On 05 Dec 2011, at 19:03, benjayk wrote:


Bruno Marchal wrote:

I am just not arguing at all for what
your argument(s) seeks to refute.

I know that. It might be your problem. You have independent reason to
*believe* in the conclusion of comp. You just seems uncomfortable that
those conclusions can be extracted from comp. It looks like you feel
like this should force you to accept comp, but I have *never* say so.
The point is that I can conceive to say YES, at least in theory.
I am not uncomfortable that those conclusions can be extracted from comp, they just can't. I pointed out your flaws in your argument over and over again, and you simply avoid them by stating some assumption that you don't make explicit in the reasoning (only the computational state can matter) and
then saying it is equivalent to COMP.

Where do I say that only the computational state can matter?
Not in the assumption. Where existence of concrete material brain, and skillful doctor, and some luck (for the level), etc. does matter, a priori. I might say something similar to what you say, but I say it only after the step 7 and/or 8, which explains the reason why I are led to that idea.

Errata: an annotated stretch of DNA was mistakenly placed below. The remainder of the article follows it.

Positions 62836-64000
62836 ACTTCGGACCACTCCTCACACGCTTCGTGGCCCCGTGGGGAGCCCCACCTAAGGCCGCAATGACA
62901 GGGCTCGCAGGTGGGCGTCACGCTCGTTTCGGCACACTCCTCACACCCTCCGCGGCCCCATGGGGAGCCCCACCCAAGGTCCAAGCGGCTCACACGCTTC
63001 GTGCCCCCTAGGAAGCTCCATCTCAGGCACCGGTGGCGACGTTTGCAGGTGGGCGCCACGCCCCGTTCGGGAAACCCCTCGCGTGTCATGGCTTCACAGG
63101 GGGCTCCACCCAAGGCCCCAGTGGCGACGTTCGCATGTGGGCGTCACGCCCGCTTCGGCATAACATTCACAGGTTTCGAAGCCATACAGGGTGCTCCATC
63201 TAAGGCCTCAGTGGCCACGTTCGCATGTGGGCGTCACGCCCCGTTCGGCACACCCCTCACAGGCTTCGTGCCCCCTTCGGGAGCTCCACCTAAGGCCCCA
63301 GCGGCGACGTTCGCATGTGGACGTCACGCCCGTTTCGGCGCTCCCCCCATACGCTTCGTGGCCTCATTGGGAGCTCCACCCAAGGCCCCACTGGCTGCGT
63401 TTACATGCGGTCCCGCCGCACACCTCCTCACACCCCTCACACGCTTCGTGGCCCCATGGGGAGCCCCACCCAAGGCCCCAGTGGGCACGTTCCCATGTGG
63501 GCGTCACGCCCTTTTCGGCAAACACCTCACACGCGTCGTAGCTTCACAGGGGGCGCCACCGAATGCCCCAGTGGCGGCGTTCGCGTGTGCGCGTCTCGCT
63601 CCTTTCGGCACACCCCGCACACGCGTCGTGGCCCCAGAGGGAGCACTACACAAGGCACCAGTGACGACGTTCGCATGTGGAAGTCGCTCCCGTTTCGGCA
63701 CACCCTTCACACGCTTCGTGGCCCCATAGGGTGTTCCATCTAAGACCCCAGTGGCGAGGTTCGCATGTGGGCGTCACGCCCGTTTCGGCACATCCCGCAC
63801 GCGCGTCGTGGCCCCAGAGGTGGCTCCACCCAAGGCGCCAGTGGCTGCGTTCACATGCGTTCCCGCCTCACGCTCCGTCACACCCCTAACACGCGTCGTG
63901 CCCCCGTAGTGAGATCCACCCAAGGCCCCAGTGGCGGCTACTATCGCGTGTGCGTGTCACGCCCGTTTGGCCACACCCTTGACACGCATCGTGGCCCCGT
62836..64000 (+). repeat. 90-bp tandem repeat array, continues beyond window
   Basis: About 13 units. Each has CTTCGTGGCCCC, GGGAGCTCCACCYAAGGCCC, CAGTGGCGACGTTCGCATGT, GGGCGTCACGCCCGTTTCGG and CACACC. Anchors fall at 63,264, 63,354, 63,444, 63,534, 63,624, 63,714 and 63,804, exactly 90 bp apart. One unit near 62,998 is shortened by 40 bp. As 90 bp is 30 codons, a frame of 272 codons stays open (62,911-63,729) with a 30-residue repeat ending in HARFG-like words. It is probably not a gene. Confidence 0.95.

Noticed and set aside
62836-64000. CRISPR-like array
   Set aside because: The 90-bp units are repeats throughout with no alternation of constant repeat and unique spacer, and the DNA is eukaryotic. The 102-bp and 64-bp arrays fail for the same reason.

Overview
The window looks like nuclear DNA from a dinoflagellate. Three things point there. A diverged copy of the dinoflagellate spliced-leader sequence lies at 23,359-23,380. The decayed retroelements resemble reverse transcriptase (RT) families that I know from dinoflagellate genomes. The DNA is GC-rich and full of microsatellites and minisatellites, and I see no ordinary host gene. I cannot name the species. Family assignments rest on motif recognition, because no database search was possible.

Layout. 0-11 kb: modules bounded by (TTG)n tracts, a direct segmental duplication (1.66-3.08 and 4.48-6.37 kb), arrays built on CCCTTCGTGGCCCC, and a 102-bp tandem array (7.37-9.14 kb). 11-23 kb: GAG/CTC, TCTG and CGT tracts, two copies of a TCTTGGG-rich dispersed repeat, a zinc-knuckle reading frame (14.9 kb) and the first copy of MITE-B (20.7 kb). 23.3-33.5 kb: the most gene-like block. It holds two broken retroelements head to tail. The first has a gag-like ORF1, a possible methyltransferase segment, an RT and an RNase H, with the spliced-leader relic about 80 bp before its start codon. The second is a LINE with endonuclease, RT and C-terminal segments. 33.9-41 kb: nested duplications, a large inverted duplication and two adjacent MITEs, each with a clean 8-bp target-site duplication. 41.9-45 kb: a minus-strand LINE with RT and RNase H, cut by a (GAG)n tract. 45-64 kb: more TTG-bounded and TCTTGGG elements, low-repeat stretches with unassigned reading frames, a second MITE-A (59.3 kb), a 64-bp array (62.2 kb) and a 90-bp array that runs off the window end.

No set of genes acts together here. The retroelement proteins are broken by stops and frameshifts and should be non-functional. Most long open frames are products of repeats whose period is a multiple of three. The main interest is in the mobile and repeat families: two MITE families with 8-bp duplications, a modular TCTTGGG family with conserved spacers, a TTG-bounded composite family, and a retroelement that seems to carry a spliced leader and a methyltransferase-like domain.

Bruno Marchal wrote:

(things are made of spatially defined and non-fuzzy
stuff, like bricks or something).

Weak materialism is the statement that primitive matter exists
ontologically. It might be fuzzy, non local, even magical, etc.
If it is like that, what is the difference to immaterialism?

The main difference is that matter (or physics) single out (or try to single out) one universal system, where comp explains that such a universal physical system has to be justified from a measure, on all computations, invariant for all universal machine points of view, which includes the working of an infinity of universal systems. The other difference is that by extracting physics from a computational measure constrained by the logic of self-reference, we get a natural distinction between qualia and quanta (even if quanta appears as special case of qualia by the first person plural nature of physical histories).



You didn't refute magical materialism, BTW. You 8 steps assumes nothing
magical is going on, and the MGA argument just refutes physical
supervenience (not physicality and consciousness are magically related).

I was just saying that I refute comp + consistency of *some* magical materialism. I do not refute magical materialism per se, nor the comp + sufficiently magical materialism. This is obvious, and that is why after step 8 a computationalist can throw such extreme magic away with Occam razor. Thermodynamic does not refute the idea that car are pushed by invisible and discrete Kangaroos. Artificial Magic is rarely scientifically refutable, nor interesting.

Bruno


http://iridia.ulb.ac.be/~marchal/



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